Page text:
Blog posts published this month 

In May, Red Canary published research on two threats: Raspberry Robin and ChromeLoader. In case you missed them, we’ve provided summaries here as well as links to the full articles.

Raspberry Robin

Raspberry Robin is Red Canary’s name for a cluster of USB worm activity that we’ve been tracking since September 2021. If that name sounds familiar, it might be because we’ve shared information about Raspberry Robin with you in previous Intelligence Insights as it climbed the charts. In early May, we also published a blog on Raspberry Robin with our research on this threat.

Raspberry Robin appears to spread via infected USB drives. When the infected drive is plugged into a system, a shortcut (LNK file) masquerading as a legitimate folder is executed. In its first phase of activity, Raspberry Robin uses msiexec.exe to reach out to a malicious IP address for command and control (C2) communication.


Detection opportunity: msiexec.exe downloading and executing packages

To detect suspicious use of msiexec.exe by Raspberry Robin or other threats, it’s essential to take a look at the command line and the URL. Detecting msiexec.exe making outbound network connections to download and install packages in the command line interface will give you the opportunity to examine the activity and determine if it’s malicious or not.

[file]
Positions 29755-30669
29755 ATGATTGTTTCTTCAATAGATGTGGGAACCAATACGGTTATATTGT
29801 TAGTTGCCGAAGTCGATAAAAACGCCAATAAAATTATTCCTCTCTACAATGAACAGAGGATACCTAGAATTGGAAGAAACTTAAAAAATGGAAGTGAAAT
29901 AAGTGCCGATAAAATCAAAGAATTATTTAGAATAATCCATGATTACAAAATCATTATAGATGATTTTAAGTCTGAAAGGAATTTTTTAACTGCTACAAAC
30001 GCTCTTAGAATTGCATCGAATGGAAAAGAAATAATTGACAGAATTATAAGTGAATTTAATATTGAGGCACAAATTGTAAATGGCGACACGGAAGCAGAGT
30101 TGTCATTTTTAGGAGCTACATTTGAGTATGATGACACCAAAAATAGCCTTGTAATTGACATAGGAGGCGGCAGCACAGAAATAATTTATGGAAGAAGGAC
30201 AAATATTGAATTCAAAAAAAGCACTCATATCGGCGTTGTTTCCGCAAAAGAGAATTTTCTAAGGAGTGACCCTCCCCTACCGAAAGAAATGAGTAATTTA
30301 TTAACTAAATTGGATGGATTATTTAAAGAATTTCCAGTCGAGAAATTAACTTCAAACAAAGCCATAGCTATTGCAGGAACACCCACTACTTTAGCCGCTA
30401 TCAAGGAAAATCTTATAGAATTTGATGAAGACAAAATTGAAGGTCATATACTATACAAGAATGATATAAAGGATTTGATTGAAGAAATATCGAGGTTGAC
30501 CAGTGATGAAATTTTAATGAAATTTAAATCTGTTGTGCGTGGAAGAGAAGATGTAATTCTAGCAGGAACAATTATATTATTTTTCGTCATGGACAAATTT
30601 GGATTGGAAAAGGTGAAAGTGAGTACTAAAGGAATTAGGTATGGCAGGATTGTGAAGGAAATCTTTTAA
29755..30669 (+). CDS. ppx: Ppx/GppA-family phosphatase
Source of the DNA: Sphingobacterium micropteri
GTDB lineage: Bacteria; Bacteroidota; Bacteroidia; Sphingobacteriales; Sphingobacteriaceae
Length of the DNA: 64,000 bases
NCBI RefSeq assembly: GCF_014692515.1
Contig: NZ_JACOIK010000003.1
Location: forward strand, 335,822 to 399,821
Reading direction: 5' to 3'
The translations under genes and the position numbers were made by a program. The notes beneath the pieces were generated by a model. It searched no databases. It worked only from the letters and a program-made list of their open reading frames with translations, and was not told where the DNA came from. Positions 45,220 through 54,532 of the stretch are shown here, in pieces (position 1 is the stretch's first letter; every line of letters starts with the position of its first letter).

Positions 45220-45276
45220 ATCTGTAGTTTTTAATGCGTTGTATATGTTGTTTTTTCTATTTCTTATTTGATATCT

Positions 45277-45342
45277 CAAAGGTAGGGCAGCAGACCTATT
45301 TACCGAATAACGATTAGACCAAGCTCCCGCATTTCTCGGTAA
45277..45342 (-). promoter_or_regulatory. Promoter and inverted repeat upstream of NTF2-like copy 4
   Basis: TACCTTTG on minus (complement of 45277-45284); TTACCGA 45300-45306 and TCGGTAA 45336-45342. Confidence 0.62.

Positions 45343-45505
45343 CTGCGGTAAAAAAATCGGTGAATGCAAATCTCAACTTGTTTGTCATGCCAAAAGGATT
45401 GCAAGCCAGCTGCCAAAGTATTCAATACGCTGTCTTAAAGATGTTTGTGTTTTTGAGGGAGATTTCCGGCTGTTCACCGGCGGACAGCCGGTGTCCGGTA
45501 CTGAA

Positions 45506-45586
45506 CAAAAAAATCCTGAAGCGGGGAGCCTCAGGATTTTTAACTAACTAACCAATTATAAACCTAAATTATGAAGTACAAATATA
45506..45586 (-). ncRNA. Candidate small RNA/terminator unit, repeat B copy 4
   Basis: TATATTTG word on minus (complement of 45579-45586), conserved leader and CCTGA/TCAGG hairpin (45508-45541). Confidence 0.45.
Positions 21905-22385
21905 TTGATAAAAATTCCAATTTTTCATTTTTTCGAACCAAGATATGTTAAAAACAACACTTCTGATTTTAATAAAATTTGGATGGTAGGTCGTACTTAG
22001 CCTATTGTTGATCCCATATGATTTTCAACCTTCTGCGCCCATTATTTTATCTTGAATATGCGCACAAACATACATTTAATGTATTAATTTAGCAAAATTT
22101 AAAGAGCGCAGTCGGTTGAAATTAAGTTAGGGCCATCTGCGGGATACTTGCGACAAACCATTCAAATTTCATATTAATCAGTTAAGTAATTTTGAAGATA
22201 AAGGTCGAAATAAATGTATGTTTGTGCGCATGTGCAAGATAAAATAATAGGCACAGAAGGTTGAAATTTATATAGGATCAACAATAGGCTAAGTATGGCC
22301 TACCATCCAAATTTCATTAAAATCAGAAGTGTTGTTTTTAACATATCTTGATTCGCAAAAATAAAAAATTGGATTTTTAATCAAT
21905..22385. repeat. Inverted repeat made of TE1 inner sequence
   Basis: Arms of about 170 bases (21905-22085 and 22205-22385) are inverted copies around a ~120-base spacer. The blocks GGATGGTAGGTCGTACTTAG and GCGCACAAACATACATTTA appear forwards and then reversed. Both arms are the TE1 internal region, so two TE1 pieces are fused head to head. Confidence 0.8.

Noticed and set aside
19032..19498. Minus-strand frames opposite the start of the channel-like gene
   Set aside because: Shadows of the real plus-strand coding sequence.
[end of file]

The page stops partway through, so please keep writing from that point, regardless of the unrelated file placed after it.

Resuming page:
process == (msiexec)
&&
process_command_line_includes == (http:, https:)
&&
process_command_line_includes == (/q, -q)


Over the past few weeks, we’ve heard from a number of security professionals who have spotted Raspberry Robin in their environments. We continue to monitor, track, and research Raspberry Robin activity and incorporate new information as necessary.

ChromeLoader

ChromeLoader is a pervasive and persistent browser hijacker that modifies its victims’ browser settings and redirects user traffic to advertisement websites. This malware is introduced via an ISO file that baits users into executing it by posing as a cracked video game or pirated movie or TV show. It eventually manifests as a browser extension.

Like most suspicious browser extensions, ChromeLoader is a relatively benign threat that hijacks user search queries and redirects traffic to an advertising site. However, ChromeLoader uses PowerShell to inject itself into the browser and add a malicious extension to it, a technique we don’t see very often (and one that often goes undetected by other security tools). If applied to a higher-impact threat—such as a credential harvester or spyware—this PowerShell behavior could help malware gain an initial foothold and go undetected before performing more overtly malicious activity, like exfiltrating data from a user’s browser session.


Detection opportunity: PowerShell spawning chrome.exe containing load-extension and AppData\Local within the command line

The detection analytic looks for instances of the Chrome browser executable spawning from PowerShell with a corresponding command line that includes appdata\local as a parameter.
parent_process_name == powershell.exe
&&
process_name == chrome.exe
&&
command_line_includes (AppData\Local,load-extension)


For more details and additional opportunities to detect this pushy malvertiser, check out our May blog post.